St. John, the smallest of the three U.S. Virgin Islands, retains a tranquil, unspoiled beauty uncommon in the Caribbean or anywhere else in the world. Settled in the early 1700s by Danish immigrants attracted to the island's potential as a sugar cane-producing colony, St. John soon blossomed into a thriving society. The ruins of the Annaberg Sugar Plantation and other smaller plantations on the island attest to the island's agricultural history.
The extensive sugar cane farming, however, did little to affect the natural beauty of St. John. Its unspoiled forests and stunning beaches attracted the attention of wealthy families such as the Rockefellers, who sought privacy and tranquility on the island. In 1956, Laurance Rockefeller was so moved by the island that he bought and donated broad expanses of land to the National Park Service to keep St. John "a thing of joy forever."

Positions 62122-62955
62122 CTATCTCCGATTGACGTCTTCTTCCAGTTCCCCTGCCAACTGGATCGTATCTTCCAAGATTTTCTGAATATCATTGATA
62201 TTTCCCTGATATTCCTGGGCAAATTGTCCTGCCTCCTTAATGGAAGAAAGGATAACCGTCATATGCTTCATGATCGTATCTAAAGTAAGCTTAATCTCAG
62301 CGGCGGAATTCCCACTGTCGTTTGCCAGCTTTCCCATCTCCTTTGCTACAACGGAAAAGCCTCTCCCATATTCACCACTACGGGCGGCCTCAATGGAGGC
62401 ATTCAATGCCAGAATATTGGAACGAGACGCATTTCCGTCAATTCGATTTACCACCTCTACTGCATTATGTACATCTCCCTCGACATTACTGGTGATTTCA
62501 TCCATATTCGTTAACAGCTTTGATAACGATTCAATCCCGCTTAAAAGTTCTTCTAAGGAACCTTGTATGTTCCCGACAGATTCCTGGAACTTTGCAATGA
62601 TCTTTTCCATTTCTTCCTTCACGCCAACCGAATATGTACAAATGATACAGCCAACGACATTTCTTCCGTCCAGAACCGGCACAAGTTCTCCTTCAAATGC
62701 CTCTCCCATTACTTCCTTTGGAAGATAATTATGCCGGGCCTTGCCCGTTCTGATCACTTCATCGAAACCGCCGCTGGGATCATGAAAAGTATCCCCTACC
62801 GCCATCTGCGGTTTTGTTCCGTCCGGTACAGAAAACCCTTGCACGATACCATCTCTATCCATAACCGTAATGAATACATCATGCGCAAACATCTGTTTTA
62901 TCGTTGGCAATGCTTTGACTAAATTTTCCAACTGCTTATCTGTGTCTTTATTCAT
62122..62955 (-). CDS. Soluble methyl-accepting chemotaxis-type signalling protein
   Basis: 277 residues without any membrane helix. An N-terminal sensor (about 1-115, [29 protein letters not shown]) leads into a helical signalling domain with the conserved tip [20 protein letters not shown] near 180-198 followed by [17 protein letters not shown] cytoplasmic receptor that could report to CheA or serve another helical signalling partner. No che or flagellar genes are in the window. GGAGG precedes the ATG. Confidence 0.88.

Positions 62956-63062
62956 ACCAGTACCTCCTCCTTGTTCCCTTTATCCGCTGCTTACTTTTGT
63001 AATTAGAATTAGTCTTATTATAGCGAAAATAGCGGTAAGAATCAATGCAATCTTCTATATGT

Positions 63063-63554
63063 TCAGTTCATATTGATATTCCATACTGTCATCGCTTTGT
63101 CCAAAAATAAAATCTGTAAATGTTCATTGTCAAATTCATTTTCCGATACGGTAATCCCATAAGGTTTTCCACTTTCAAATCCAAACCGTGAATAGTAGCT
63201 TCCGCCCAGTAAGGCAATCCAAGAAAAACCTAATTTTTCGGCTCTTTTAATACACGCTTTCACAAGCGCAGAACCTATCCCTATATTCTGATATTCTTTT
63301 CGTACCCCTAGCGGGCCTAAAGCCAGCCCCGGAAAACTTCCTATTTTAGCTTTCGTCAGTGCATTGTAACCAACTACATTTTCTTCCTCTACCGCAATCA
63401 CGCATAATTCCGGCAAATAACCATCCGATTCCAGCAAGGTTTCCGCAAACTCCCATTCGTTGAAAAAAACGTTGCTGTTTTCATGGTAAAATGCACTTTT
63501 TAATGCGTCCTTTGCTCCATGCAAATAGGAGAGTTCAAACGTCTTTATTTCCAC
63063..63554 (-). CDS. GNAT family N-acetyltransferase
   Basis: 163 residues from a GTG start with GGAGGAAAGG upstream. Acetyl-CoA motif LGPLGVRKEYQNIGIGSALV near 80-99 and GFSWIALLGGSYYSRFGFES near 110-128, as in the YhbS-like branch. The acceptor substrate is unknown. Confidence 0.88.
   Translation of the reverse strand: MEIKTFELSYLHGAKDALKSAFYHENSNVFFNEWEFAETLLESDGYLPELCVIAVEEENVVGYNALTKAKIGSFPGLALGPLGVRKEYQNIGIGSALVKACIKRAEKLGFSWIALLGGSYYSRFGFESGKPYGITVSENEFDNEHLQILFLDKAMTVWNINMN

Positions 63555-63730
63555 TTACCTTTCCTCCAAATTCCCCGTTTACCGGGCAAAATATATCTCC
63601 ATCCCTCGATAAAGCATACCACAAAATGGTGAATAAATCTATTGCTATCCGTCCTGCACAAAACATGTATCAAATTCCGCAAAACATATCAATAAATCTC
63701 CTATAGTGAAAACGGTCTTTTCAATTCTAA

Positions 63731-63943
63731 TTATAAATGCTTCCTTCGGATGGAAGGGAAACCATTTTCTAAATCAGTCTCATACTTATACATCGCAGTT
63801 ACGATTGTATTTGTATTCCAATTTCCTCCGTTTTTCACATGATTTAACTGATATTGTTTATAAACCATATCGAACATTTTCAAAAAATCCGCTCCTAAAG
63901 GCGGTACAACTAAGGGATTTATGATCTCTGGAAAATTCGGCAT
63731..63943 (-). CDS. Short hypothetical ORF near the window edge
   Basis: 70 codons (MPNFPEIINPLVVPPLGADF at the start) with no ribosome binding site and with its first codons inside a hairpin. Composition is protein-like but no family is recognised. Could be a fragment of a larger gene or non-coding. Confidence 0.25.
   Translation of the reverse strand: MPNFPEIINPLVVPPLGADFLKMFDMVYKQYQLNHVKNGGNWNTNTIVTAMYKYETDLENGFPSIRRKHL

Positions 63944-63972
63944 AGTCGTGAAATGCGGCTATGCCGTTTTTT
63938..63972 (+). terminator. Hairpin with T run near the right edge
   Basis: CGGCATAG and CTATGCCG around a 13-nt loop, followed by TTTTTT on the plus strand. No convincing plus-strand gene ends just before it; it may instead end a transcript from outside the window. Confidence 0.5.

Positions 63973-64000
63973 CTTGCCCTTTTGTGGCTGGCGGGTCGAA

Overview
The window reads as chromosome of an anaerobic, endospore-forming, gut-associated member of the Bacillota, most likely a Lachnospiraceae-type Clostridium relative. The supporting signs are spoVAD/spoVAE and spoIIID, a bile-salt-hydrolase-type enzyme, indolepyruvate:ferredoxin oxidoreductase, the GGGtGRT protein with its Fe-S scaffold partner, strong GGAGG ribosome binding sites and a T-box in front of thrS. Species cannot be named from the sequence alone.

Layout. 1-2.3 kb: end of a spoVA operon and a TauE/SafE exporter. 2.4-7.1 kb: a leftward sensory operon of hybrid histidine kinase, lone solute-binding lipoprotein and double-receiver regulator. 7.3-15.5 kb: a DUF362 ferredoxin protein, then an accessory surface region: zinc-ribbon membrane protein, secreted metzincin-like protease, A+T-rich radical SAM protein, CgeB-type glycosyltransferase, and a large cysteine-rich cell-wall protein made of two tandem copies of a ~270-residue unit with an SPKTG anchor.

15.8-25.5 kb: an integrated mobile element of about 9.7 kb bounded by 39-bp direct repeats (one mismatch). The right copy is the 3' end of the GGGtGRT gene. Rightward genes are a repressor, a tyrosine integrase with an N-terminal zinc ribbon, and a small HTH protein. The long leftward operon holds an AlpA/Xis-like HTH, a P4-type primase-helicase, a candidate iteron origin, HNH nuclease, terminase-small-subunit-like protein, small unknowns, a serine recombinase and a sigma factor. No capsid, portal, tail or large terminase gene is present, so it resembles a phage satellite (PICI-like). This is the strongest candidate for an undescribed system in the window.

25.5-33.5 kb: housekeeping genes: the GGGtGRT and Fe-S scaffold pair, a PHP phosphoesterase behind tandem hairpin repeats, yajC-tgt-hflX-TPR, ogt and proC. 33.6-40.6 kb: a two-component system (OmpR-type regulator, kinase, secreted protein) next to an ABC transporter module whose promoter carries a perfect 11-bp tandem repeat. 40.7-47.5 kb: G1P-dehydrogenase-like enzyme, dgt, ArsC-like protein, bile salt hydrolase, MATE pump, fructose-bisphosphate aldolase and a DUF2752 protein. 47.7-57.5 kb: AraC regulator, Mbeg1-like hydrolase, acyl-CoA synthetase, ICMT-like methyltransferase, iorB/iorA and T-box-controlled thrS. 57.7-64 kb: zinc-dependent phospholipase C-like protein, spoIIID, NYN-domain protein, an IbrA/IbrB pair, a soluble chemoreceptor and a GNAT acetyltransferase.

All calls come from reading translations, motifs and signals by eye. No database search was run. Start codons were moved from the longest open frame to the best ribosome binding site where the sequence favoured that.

Today, two-thirds of St. John is part of the Virgin Islands National Park, featuring fascinating trails, secluded coves, and dazzling white beaches. The Reef Bay Trail takes hikers through dense forests, plantation ruins, and rock outcroppings marked by well-preserved petroglyphs. Trunk Bay, Hawksnest Bay, Cinnamon Bay, and Maho Bay are just four of the dozens of beaches. Cruz Bay, the center of activity on St. John, contains colorful shops, lively bars, and fabulous restaurants.